It’s Time to Take A Break From Checking Email On Your Phone

We’ve all been there. Your alarm (on your cell) goes off, it’s time to get up, but wait- your phone is already in your hand, so you might as well do a quick notification and email check, right? It’s too easy. And all too often we find ourselves entering the day looking at the fact that we have 50 (or more, yikes!) emails, instagram, twitter, and facebook notifications. 

This is honestly a little embarrassing to write (#noshamegang, but really this is cringey), but for a long time I found myself either crushed by the anxiety of seeing notifications I had or dashing out of bed because I’ve found an email/facebook message reminding me of a nearby deadline. YIKES, right? And to make matters worse, I would do all thist rushing to get to my computer just to get there and freeze! I haven’t done a thing to get in the right headspace to work, I haven’t had breakfast, maybe not even a glass of water and now I’ll probably sit there for an hour trying to figure out where to start. 

I did that for a long time before I realized that I had some major boundary issues with work and life. I do a lot of freelancing and working from home made me feel like there’s never really a time that I shouldn’t be able to take work, and that is hugely wrong. So, I disabled my email accounts on my phone. Toggling that setting off was one of the smallest things I could’ve done that had some of the biggest impact.

Micah is wearing a blue tie die shirt resting her face on her hand facing the camera with her laptop adorned with stickers sitting in front of her.

I Get Out of Bed Faster

This is not a gimmick. Knowing that I have emails to answer will get me out of bed on time because I have a morning routine to attend to before I allow myself to touch my computer that I refuse to skip. I need 30 minutes (literally) to do my skincare routine. If I didn’t shower the night before, I need to do that. I like to journal in the morning, too. And I absolutely do not check emails before I’ve eaten breakfast. The things I do before I check my email are all a part of a routine that helps center me for the day, so I can do my job effectively. Trusting that process- me, then emails + work- has made sitting down to focus much easier.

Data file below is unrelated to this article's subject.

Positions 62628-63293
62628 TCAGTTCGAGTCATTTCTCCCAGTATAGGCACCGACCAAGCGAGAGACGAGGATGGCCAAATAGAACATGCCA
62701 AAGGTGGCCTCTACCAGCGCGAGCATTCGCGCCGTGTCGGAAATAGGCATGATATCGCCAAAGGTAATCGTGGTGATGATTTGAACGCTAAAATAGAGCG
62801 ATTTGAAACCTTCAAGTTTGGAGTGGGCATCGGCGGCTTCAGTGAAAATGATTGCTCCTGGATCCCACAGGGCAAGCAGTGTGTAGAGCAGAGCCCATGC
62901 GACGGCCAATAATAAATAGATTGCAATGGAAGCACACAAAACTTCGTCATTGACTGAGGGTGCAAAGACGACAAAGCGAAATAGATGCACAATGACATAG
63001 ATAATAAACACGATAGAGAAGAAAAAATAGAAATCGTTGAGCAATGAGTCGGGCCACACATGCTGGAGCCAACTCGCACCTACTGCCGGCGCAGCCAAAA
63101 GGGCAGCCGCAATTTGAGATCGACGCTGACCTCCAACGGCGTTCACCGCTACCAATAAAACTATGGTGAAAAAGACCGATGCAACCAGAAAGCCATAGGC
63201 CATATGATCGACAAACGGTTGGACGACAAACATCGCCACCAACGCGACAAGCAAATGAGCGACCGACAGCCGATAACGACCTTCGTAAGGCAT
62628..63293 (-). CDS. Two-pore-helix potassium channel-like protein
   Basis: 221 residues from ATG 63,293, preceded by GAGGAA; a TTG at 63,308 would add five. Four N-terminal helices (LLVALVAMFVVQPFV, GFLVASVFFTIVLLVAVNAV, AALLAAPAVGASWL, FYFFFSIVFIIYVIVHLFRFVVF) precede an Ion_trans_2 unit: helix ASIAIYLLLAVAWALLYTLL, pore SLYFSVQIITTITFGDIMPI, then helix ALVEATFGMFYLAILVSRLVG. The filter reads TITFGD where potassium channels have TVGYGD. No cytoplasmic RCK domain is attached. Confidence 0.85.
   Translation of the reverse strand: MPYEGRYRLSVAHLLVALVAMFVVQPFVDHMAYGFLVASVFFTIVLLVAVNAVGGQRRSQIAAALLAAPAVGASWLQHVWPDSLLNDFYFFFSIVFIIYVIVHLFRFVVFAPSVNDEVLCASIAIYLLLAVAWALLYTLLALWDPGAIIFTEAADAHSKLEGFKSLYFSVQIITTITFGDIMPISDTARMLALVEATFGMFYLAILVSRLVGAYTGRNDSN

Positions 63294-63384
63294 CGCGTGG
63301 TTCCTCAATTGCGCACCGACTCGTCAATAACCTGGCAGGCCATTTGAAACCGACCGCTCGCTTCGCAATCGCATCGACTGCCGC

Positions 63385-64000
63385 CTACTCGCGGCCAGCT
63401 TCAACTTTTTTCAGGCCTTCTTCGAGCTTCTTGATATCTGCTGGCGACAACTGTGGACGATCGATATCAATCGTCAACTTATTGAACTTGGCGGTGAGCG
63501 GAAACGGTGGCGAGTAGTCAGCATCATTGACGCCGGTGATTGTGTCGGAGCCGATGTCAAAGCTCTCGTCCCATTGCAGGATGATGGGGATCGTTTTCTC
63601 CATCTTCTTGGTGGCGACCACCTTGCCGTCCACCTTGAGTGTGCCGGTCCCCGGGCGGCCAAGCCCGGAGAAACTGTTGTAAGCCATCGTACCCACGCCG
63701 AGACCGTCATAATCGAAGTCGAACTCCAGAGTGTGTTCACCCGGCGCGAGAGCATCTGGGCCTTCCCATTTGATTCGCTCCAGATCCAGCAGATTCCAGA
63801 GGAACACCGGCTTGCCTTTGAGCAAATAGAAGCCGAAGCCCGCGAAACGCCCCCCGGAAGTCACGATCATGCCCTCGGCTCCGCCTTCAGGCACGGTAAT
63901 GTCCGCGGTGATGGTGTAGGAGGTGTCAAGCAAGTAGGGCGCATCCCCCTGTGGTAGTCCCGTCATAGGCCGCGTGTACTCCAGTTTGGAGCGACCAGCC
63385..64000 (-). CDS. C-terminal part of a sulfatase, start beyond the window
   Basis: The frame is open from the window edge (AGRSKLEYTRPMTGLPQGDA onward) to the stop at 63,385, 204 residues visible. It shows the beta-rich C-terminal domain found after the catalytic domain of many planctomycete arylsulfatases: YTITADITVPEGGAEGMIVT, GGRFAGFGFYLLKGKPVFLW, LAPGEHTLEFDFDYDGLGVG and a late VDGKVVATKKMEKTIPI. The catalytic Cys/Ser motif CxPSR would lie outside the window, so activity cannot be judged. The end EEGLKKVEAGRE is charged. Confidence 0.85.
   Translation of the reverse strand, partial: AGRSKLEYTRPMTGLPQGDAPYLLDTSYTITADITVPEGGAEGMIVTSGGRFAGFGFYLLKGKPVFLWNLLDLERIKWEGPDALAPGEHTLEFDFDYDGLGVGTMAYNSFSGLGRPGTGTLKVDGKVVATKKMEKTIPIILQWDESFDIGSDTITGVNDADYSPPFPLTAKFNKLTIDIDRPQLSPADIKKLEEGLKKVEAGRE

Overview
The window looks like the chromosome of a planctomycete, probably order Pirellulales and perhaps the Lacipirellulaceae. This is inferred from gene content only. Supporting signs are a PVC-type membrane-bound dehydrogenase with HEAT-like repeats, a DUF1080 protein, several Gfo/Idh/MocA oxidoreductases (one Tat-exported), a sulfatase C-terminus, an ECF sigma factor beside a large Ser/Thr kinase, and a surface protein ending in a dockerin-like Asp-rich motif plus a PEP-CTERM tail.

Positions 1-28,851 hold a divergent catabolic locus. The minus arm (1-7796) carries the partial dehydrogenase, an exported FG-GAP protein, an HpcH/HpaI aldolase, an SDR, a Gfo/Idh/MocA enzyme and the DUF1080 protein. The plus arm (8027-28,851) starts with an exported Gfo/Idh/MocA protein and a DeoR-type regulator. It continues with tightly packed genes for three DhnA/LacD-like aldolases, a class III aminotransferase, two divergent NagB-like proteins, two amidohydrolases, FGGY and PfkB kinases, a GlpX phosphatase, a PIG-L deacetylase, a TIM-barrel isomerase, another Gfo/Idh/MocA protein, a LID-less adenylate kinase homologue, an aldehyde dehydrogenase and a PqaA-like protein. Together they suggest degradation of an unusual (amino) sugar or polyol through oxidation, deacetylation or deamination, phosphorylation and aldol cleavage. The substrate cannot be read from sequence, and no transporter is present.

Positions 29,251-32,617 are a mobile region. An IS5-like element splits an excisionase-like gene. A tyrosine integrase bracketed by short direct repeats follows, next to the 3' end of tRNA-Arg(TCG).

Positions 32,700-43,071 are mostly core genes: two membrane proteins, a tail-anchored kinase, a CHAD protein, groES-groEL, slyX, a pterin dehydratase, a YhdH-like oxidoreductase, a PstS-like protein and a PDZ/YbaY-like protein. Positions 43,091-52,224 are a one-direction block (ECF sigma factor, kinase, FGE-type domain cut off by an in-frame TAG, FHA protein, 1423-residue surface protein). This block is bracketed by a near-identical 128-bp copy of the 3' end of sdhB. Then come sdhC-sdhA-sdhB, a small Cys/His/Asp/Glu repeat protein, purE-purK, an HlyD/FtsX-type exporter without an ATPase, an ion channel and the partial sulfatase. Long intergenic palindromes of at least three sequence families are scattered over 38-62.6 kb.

I Check My Emails More Intentionally

When I make checking emails a thing that I have to do actively instead of passively, I can do it more intentionally. I know that sounds pretentious, but stick with me for a second. If someone is emailing me, they need something from me or are responding to something that I need from them (usually). When I go to those emails, in my mind I set myself up to be as helpful as I can possibly be to whomever is trying to contact me. I’m setting specific time aside during my day to communicate with people and it changes the entire experience. I’m not just clearing a notification for the sake of getting it off my phone screen, I’m there to help someone accomplish something.

I Set Boundaries Between Me +  My Work

When I started working from home, it made that line between me + my work so blurry. I don’t have to keep regular hours, but that usually comes out meaning that I can work all hours of the day. Having email notifications pop up on my phone 24/7 effectively leaves me “on” all of the time. My mind is rarely at rest. By removing email from my phone + only answering between certain hours, I let both myself + others know that I am not always available. I need to rest. Just because you can be available 24 hours a day, doesn’t mean you should be. Trust me. When you respect your personal boundaries, others do, too.

It Gave Me Permission to Check Emails On My Phone

I know. CURVEBALL. I still check emails on my phone sometimes. I rarely have it enabled, but sometimes I do- especially when I’m expecting important emails that I will need to respond to immediately. There are times when enabling those emails is necessary, I KNOW, but aggressively sticking to that boundary for a bit built the habit in order to appreciate the peace it brought to me. Now, when I do have my emails enabled, it’s breezy. When it’s time to disable them again, I don’t feel like I’m missing out on anything. In fact, I’m excited to do it. Other people recognize that boundary now too + when busy time is over, they go right back to respecting it. 

Try This for 3 Weeks + See How You Feel

I see you working overtime. I see you busting your butt, and you look TIRED. Give yourself a mental break. I told myself that I would do this for 21 days just to see if it made a difference + it did. It might not make that same difference for you, but it’s worth your time to explore the possibility. Who knows? You may find a different area in your life that needs some reviewing. 

But listen- if the notifications are killing you, if the emails are kicking your anxiety’s behind, then babe- it’s time. Take a break from checking emails on your phone.

Do you keep emails enabled on your phone all the time? What’s your kryptonite? Let me know in the comments!

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